If the authors are serious, this is a silly, distasteful book. If they are not, it’s a brilliant satire.

Pub Date: Sept. 1, 1998

ISBN: 0-670-88146-5

Page Count: 430

Publisher: Viking

Review Posted Online: May 20, 2010

Kirkus Reviews Issue: July 15, 1998

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Doyle offers another lucid, inspiring chronicle of female empowerment and the rewards of self-awareness and renewal.

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UNTAMED

More life reflections from the bestselling author on themes of societal captivity and the catharsis of personal freedom.

In her third book, Doyle (Love Warrior, 2016, etc.) begins with a life-changing event. “Four years ago,” she writes, “married to the father of my three children, I fell in love with a woman.” That woman, Abby Wambach, would become her wife. Emblematically arranged into three sections—“Caged,” “Keys,” “Freedom”—the narrative offers, among other elements, vignettes about the soulful author’s girlhood, when she was bulimic and felt like a zoo animal, a “caged girl made for wide-open skies.” She followed the path that seemed right and appropriate based on her Catholic upbringing and adolescent conditioning. After a downward spiral into “drinking, drugging, and purging,” Doyle found sobriety and the authentic self she’d been suppressing. Still, there was trouble: Straining an already troubled marriage was her husband’s infidelity, which eventually led to life-altering choices and the discovery of a love she’d never experienced before. Throughout the book, Doyle remains open and candid, whether she’s admitting to rigging a high school homecoming court election or denouncing the doting perfectionism of “cream cheese parenting,” which is about “giving your children the best of everything.” The author’s fears and concerns are often mirrored by real-world issues: gender roles and bias, white privilege, racism, and religion-fueled homophobia and hypocrisy. Some stories merely skim the surface of larger issues, but Doyle revisits them in later sections and digs deeper, using friends and familial references to personify their impact on her life, both past and present. Shorter pieces, some only a page in length, manage to effectively translate an emotional gut punch, as when Doyle’s therapist called her blooming extramarital lesbian love a “dangerous distraction.” Ultimately, the narrative is an in-depth look at a courageous woman eager to share the wealth of her experiences by embracing vulnerability and reclaiming her inner strength and resiliency.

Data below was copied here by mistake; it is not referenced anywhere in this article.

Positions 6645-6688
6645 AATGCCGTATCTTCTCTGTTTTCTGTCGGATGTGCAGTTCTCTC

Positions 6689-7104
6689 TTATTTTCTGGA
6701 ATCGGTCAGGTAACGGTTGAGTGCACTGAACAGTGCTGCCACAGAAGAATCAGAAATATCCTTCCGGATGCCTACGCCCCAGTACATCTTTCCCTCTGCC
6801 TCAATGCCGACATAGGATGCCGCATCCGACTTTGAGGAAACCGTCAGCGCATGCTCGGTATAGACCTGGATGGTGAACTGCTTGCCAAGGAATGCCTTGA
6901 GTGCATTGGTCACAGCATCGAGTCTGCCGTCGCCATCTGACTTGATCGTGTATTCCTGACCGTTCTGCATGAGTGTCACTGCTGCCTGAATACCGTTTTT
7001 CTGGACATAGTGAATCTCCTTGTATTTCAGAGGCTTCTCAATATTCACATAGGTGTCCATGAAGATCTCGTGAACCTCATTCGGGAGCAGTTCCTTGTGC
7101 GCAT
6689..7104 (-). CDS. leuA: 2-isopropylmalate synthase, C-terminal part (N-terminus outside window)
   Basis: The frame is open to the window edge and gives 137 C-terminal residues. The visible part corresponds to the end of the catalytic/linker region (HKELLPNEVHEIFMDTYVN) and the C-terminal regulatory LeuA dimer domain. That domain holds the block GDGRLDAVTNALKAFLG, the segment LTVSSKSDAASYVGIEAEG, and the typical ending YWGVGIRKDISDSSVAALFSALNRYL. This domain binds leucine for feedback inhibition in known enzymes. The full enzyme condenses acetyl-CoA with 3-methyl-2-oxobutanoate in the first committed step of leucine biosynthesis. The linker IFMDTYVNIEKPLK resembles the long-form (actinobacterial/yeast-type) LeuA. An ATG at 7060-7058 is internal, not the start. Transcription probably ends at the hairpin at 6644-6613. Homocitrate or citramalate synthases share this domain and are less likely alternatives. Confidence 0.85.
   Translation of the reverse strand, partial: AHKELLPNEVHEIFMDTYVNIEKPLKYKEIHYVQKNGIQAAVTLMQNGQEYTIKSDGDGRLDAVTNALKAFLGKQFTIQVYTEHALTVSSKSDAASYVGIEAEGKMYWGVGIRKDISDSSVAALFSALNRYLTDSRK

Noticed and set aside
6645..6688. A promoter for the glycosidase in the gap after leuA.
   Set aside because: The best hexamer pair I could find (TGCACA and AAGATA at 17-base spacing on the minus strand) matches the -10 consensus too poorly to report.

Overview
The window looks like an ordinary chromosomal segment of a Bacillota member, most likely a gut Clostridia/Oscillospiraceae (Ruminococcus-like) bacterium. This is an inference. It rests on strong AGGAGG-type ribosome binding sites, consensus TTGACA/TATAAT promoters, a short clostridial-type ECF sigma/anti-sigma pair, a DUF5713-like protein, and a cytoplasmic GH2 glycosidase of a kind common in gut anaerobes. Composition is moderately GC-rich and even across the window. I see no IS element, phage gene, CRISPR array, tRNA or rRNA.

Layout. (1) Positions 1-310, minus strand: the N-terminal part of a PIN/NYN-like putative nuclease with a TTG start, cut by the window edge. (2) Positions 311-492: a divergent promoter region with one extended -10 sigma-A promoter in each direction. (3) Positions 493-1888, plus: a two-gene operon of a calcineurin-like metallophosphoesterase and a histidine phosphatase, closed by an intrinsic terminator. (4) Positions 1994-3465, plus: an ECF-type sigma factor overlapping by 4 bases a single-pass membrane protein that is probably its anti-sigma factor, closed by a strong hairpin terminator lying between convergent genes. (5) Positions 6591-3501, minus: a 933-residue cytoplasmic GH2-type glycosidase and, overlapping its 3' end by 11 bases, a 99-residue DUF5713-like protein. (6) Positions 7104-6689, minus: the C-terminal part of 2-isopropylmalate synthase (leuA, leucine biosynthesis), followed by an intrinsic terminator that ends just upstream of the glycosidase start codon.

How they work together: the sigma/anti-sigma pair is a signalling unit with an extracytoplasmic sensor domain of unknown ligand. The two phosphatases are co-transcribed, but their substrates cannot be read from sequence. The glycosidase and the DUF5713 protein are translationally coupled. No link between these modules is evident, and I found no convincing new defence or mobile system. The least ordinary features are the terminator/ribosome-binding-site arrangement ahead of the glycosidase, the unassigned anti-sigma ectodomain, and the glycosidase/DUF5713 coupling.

Doyle offers another lucid, inspiring chronicle of female empowerment and the rewards of self-awareness and renewal.

Pub Date: March 10, 2020

ISBN: 978-1-9848-0125-8

Page Count: 352

Publisher: Dial Books

Review Posted Online: Dec. 22, 2019

Kirkus Reviews Issue: Jan. 15, 2020